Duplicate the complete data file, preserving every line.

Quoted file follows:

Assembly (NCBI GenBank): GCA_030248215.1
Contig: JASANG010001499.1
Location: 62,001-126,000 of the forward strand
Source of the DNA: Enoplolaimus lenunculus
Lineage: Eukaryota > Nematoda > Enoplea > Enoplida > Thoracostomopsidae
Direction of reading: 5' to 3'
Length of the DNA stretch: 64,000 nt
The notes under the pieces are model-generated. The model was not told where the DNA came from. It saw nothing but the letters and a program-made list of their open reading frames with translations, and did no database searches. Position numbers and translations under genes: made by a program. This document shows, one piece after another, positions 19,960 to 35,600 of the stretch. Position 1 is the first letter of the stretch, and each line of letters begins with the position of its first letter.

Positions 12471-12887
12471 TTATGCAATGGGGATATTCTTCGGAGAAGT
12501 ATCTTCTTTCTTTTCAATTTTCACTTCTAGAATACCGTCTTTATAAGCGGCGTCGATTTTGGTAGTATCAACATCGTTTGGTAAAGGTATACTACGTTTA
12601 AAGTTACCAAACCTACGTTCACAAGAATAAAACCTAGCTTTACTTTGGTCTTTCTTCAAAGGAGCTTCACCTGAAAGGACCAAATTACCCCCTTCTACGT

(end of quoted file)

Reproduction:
Assembly (NCBI GenBank): GCA_030248215.1
Contig: JASANG010001499.1
Location: 62,001-126,000 of the forward strand
Source of the DNA: Enoplolaimus lenunculus
Lineage: Eukaryota > Nematoda > Enoplea > Enoplida > Thoracostomopsidae
Direction of reading: 5' to 3'
Length of the DNA stretch: 64,000 nt
The notes under the pieces are model-generated. The model was not told where the DNA came from. It saw nothing but the letters and a program-made list of their open reading frames with translations, and did no database searches. Position numbers and translations under genes: made by a program. This document shows, one piece after another, positions 19,960 to 35,600 of the stretch. Position 1 is the first letter of the stretch, and each line of letters begins with the position of its first letter.

Positions 12471-12887
12471 TTATGCAATGGGGATATTCTTCGGAGAAGT
12501 ATCTTCTTTCTTTTCAATTTTCACTTCTAGAATACCGTCTTTATAAGCGGCGTCGATTTTGGTAGTATCAACATCGTTTGGTAAAGGTATACTACGTTTA
12601 AAGTTACCAAACCTACGTTCACAAGAATAAAACCTAGCTTTACTTTGGTCTTTCTTCAAAGGAGCTTCACCTGAAAGGACCAAATTACCCCCTTCTACGT